Louisville Is Final Four’s Second-Biggest Favorite Since 1985
The University of Louisville is the second-biggest Final Four favorite of oddsmakers since the national men’s college basketball tournament expanded to 64 teams in 1985.
Louisville, the lone No. 1 regional seed to reach the national semifinals in Atlanta, is favored by 10 1/2 points in its April 6 game against Wichita State, according to Las Vegas sports books. The Cardinals are riding a 14-game winning streak, while the Shockers, out of the Missouri Valley Conference, are the first No. 9 regional seed to make the Final Four since the University of Pennsylvania in 1979.
The only team in the past 28 years that’s been a bigger Final Four favorite was the 1999 Duke Blue Devils, who were picked to beat Michigan State by 11 points and won 68-62, according to Las Vegas-based handicapping information website Pregame.com.
“We’re excited to be there and we know there are four teams in that Final Four all capable of winning a national championship,” Louisville coach Rick Pitino said on a media conference call. “They’re all playing great.”
The University of Michigan is a 2 1/2-point favorite over Syracuse University in the other national semifinal on April 6, according to the Las Vegas Hotel’s Super Book. The championship game of the National Collegiate Athletic Association tournament will be played two days later at the Georgia Dome.
A year ago, Louisville was a 9 1/2-point underdog at the Final Four against Kentucky and lost 69-61 to its instate rival, which went on to win the championship.
This season, Louisville is a 10-13 favorite to win its third NCAA title, meaning a bettor would have to wager $130 to win $100. Wichita State (30-8), which had upset wins over Gonzaga, Pittsburgh and Ohio State in its run to the Final Four, is a 12-1 longshot to win the championship. Michigan is listed at 3-1 and Syracuse has 4-1 championship odds.
Of the 116 Final Four teams since 1985, Wichita State is the fourth to be seeded worse than eighth in its region. The Shockers join Virginia Commonwealth (2011), George Mason (2006) and Louisiana State (1986), all of which were No. 11 seeds.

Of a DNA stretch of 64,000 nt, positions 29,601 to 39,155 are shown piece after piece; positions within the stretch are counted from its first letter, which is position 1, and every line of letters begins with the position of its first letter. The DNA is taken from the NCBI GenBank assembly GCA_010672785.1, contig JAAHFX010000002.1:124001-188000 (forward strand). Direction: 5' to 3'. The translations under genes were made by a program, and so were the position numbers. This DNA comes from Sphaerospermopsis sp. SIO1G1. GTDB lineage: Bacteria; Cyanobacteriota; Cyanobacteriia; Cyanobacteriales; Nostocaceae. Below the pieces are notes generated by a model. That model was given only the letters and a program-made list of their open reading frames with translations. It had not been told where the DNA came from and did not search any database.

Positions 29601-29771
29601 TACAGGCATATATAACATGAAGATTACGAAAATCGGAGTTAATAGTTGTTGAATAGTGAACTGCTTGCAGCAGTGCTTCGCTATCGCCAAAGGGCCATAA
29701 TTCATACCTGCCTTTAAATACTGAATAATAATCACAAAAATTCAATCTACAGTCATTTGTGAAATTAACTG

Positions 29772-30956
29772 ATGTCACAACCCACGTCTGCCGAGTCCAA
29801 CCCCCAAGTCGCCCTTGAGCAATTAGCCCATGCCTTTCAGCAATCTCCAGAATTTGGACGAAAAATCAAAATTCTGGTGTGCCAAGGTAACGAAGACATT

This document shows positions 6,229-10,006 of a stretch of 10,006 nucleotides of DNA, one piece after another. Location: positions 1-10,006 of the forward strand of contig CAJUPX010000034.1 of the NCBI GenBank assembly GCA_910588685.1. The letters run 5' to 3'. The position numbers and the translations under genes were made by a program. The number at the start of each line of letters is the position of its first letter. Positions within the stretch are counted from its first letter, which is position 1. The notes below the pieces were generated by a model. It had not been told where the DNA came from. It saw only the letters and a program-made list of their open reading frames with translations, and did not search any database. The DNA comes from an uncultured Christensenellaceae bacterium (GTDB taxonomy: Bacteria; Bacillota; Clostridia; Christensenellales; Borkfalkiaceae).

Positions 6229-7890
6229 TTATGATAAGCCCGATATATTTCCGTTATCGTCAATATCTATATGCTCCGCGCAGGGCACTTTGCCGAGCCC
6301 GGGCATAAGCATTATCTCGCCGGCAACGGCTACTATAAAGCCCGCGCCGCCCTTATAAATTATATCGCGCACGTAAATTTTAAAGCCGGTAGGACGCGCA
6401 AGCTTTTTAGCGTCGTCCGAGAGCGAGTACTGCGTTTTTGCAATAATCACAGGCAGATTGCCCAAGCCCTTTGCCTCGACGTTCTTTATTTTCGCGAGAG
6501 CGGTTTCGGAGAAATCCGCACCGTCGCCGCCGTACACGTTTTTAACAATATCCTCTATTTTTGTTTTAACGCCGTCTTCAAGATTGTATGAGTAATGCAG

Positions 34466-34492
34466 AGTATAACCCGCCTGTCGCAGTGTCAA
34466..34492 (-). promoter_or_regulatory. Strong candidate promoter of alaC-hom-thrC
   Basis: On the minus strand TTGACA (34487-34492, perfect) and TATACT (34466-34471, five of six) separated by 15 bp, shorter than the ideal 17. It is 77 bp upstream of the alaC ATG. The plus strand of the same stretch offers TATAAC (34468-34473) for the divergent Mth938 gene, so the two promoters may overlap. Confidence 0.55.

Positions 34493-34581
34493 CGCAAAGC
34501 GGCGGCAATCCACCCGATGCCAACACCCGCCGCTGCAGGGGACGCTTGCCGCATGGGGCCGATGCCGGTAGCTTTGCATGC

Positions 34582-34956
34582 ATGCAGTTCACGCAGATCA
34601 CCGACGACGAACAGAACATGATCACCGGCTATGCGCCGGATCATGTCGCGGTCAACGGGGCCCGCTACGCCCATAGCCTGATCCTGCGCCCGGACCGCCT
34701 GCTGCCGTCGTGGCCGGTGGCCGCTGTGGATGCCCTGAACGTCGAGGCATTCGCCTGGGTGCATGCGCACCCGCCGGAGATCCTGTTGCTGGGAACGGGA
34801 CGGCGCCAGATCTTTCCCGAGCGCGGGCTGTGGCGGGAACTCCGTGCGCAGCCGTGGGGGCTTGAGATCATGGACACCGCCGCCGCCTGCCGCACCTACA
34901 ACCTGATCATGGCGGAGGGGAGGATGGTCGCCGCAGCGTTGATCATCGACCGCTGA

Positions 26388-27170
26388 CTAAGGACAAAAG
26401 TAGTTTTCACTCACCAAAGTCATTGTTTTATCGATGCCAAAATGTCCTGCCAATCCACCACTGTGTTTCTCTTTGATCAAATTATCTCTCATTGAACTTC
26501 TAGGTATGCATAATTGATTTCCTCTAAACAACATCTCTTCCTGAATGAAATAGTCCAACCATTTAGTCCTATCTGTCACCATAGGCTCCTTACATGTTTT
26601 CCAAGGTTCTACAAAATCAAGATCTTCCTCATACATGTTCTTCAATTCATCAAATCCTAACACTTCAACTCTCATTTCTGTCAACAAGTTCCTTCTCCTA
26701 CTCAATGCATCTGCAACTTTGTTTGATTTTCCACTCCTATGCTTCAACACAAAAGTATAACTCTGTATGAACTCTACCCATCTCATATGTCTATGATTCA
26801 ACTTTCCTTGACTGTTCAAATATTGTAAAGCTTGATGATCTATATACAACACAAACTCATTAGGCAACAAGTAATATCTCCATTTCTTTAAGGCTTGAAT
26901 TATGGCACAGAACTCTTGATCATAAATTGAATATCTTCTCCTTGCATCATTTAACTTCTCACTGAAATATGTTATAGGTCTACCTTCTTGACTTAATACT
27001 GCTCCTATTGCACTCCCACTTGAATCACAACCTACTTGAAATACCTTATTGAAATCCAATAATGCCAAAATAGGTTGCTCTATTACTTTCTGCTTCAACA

“This team has done better when nothing has been expected, when they’re the underdogs, which we’ll clearly be on Saturday,” Wichita State coach Gregg Marshall said on a conference call. “I just think that’s when we’re at our best.”
Louisville has gone almost two months since its last loss, a 104-101, five-overtime defeat at Notre Dame on Feb. 9. The Cardinals (33-5) recovered to win the Big East tournament title after dropping three games in a row in late January.
“We knew all along that we were good,” Louisville junior guard Russ Smith said. “Once we put it together, everybody got their confidence back and locked in to say, ‘Hey, let’s set our goals, let’s win seven straight, let’s win the Big East tournament. Let’s get the No. 1 of the No. 1 seeds.’ And now we’re here. We’ve had confidence in ourselves all along.”
Louisville has won its four NCAA tournament games by an average of 21.8 points, including 85-63 over Duke in the Midwest region final. That win sent Pitino to the Final Four for the seventh time, tied with Roy Williams for the fourth-most in NCAA tournament history behind John Wooden (12), Mike Krzyzewski (11) and Dean Smith (11).
“We know we’re playing a great basketball team in Wichita State, so we’ll just have to see how deep they are in the back- court,” Pitino said. “We have a lot of front-court depth, but we don’t have a lot of back-court depth. If they’re deep, we’ll have to make some adjustments.”
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